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5-Step Guide to Becoming an Accountant

Steve Berman, LedgerLink

January 27, 2010

Step 4: CPA, CMA or none of the above?


Since accountants deal with finances all day, it makes sense that they’d want to maximize their own earning potential. There’s no better way to increase your earning power as an accountant than to get certified. Once you’ve figured out which type of accountant you’d like to be, it becomes clearer whether you should strive to become a CPA or a CMA, the two main certifications in accounting. CPA’s are usually public accountants specializing in tax consultation and audits, while CMA’s usually work in management and government accounting.

Earning your CPA or CMA not only shows you can pass a variety of difficult exams, it’s also a valuable addition to any accountant’s resume. As Monster Finance Careers Expert Dona DeZube detailed, “An IMA (Institute of Management Accountants) salary survey conducted in 2006 and released in June 2007 found the average salary for accountants with some kind of certification was $102,393 versus $80,738 for those without. Average salary was $102,429 for CMAs and $98,600 for CPAs.”

Check the Prereq’s

In recent years, nearly every state has enacted stricter and more comprehensive regulations for those hoping to become a CPA. Either a Master’s degree or five years of undergraduate education are often required, and many states also require work experience outside of school before taking the CPA exam. In comparison, only a Bachelor’s degree is required to take the CMA exam.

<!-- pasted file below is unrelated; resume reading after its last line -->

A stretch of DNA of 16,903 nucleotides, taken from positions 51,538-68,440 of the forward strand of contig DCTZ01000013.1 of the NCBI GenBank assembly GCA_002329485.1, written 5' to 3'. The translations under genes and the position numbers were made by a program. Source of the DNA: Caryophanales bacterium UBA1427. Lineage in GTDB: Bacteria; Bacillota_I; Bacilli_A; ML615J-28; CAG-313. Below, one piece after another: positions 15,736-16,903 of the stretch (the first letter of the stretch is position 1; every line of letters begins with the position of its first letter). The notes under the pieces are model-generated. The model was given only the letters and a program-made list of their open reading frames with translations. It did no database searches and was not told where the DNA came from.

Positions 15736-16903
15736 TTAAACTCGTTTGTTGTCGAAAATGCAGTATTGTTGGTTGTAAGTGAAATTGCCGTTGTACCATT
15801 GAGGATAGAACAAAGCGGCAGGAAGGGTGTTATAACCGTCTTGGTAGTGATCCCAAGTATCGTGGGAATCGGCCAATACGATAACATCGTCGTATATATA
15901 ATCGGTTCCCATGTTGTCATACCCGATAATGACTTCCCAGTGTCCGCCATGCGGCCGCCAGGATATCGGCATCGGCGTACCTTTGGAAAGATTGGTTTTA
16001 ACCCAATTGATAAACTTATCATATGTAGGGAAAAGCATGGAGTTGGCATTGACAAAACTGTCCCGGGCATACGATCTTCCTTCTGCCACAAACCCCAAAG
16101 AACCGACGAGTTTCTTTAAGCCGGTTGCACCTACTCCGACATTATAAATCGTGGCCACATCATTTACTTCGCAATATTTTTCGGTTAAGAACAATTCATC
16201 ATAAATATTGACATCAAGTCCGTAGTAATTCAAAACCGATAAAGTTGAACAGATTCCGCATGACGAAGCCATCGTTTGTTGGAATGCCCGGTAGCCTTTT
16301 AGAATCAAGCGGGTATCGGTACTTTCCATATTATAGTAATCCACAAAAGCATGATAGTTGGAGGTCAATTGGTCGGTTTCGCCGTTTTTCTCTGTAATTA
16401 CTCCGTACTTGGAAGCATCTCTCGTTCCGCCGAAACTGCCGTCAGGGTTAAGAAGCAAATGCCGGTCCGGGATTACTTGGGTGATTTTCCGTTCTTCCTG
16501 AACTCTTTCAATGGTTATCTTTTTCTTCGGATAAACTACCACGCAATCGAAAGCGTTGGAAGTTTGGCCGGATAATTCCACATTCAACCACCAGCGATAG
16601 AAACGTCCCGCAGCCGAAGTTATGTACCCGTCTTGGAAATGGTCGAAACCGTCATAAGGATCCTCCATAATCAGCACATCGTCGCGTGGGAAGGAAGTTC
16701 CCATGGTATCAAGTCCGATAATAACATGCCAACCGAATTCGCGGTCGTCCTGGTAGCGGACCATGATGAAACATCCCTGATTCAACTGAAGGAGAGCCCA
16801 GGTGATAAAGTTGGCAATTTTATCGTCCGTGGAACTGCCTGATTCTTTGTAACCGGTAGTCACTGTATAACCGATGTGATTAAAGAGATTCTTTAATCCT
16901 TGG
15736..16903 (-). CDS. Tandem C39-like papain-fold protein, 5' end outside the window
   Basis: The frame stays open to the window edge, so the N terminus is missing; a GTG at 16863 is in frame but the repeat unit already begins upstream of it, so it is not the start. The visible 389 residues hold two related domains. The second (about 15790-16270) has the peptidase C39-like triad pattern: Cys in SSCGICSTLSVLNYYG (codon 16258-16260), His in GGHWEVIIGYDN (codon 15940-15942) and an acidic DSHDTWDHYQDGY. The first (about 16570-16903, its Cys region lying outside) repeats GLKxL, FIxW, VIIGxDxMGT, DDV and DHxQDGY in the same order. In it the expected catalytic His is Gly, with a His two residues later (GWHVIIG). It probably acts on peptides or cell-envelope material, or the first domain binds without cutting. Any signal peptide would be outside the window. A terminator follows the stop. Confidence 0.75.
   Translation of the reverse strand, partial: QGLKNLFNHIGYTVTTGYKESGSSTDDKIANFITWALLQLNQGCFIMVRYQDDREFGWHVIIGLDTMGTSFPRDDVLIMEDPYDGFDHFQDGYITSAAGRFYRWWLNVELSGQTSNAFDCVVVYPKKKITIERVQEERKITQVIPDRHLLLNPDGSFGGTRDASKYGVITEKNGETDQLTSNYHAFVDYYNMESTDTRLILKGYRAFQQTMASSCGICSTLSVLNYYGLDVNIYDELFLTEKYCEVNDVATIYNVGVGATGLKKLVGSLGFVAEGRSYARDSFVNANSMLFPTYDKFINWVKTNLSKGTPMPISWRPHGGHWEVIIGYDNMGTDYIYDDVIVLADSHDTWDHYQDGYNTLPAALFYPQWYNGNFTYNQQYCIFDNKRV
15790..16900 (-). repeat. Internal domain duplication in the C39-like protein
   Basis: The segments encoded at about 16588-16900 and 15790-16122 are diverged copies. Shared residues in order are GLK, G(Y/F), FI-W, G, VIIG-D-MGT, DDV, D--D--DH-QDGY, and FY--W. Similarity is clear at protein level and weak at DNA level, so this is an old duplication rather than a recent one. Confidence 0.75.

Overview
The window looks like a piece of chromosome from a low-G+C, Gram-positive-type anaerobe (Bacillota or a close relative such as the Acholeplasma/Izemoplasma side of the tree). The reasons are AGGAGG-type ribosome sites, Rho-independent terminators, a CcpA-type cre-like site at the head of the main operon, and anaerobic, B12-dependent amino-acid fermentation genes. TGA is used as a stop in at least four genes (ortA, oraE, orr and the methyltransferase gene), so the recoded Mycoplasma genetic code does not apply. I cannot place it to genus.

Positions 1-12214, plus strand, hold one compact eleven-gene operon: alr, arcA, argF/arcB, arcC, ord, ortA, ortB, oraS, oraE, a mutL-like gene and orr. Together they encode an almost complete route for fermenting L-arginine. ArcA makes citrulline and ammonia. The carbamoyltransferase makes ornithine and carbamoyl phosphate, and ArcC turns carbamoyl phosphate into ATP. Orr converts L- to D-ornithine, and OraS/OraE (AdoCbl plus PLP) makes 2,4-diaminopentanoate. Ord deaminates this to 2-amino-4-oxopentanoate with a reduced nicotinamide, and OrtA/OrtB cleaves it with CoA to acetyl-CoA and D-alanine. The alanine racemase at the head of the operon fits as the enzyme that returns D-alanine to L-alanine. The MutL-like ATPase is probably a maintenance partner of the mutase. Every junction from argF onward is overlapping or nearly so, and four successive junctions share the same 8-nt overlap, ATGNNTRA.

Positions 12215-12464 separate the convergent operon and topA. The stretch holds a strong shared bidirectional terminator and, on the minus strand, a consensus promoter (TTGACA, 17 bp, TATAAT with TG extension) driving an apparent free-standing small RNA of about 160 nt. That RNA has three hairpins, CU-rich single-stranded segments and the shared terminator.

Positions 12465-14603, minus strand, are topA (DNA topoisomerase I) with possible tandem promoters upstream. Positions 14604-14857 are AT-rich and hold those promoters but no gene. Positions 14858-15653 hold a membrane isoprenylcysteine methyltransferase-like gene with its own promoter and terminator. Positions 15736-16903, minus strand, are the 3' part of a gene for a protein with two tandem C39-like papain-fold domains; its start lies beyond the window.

The CPA exam is offered five or six days per week during two months of each quarter, and consists of four parts. Each part must be passed to pass the entire exam, but test takers can retake the exam and don’t have to take all four portions at the same time. Once one section of the exam is passed, test takers have 18 months to pass the remaining sections. Good thing, since less than half of all test takers passed any section of the test in 2008.

To take the CMA exam, you must first join the IMA. Like the CPA test, the CMA exam also consists of four sections. The first three sections are multiple choice, and the testing window for those sections is 120 days. The fourth is an essay section, and has a one-month window.

Preparing for the test is usually done via a combination of undergraduate and/or graduate education, sample tests and test preparation courses. Calculators are allowed during the exams, but make sure you have an approved calculator before heading to the test center.